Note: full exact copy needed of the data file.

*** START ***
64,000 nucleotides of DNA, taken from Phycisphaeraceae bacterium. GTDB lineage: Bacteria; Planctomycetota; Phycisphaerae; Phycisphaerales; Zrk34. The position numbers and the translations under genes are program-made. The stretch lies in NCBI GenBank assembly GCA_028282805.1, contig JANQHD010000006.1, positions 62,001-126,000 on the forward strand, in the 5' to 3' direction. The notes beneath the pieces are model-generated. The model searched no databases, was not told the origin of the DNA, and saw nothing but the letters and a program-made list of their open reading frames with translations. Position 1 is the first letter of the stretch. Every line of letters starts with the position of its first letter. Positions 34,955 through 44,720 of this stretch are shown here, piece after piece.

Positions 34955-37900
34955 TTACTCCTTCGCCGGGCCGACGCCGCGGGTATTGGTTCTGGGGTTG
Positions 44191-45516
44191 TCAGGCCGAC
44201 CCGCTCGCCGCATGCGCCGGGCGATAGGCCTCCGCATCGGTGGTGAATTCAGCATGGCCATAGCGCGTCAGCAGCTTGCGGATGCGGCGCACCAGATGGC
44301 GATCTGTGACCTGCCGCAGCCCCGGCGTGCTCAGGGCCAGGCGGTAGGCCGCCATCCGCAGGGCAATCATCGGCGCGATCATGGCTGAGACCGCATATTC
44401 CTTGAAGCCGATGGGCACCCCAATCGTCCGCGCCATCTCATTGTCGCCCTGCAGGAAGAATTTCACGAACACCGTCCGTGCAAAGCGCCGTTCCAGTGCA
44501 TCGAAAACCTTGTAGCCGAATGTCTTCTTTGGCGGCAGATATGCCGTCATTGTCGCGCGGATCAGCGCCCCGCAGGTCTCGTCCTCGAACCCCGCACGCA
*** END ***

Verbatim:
64,000 nucleotides of DNA, taken from Phycisphaeraceae bacterium. GTDB lineage: Bacteria; Planctomycetota; Phycisphaerae; Phycisphaerales; Zrk34. The position numbers and the translations under genes are program-made. The stretch lies in NCBI GenBank assembly GCA_028282805.1, contig JANQHD010000006.1, positions 62,001-126,000 on the forward strand, in the 5' to 3' direction. The notes beneath the pieces are model-generated. The model searched no databases, was not told the origin of the DNA, and saw nothing but the letters and a program-made list of their open reading frames with translations. Position 1 is the first letter of the stretch. Every line of letters starts with the position of its first letter. Positions 34,955 through 44,720 of this stretch are shown here, piece after piece.

Positions 34955-37900
34955 TTACTCCTTCGCCGGGCCGACGCCGCGGGTATTGGTTCTGGGGTTG
Positions 44191-45516
44191 TCAGGCCGAC
44201 CCGCTCGCCGCATGCGCCGGGCGATAGGCCTCCGCATCGGTGGTGAATTCAGCATGGCCATAGCGCGTCAGCAGCTTGCGGATGCGGCGCACCAGATGGC
44301 GATCTGTGACCTGCCGCAGCCCCGGCGTGCTCAGGGCCAGGCGGTAGGCCGCCATCCGCAGGGCAATCATCGGCGCGATCATGGCTGAGACCGCATATTC
44401 CTTGAAGCCGATGGGCACCCCAATCGTCCGCGCCATCTCATTGTCGCCCTGCAGGAAGAATTTCACGAACACCGTCCGTGCAAAGCGCCGTTCCAGTGCA
44501 TCGAAAACCTTGTAGCCGAATGTCTTCTTTGGCGGCAGATATGCCGTCATTGTCGCGCGGATCAGCGCCCCGCAGGTCTCGTCCTCGAACCCCGCACGCA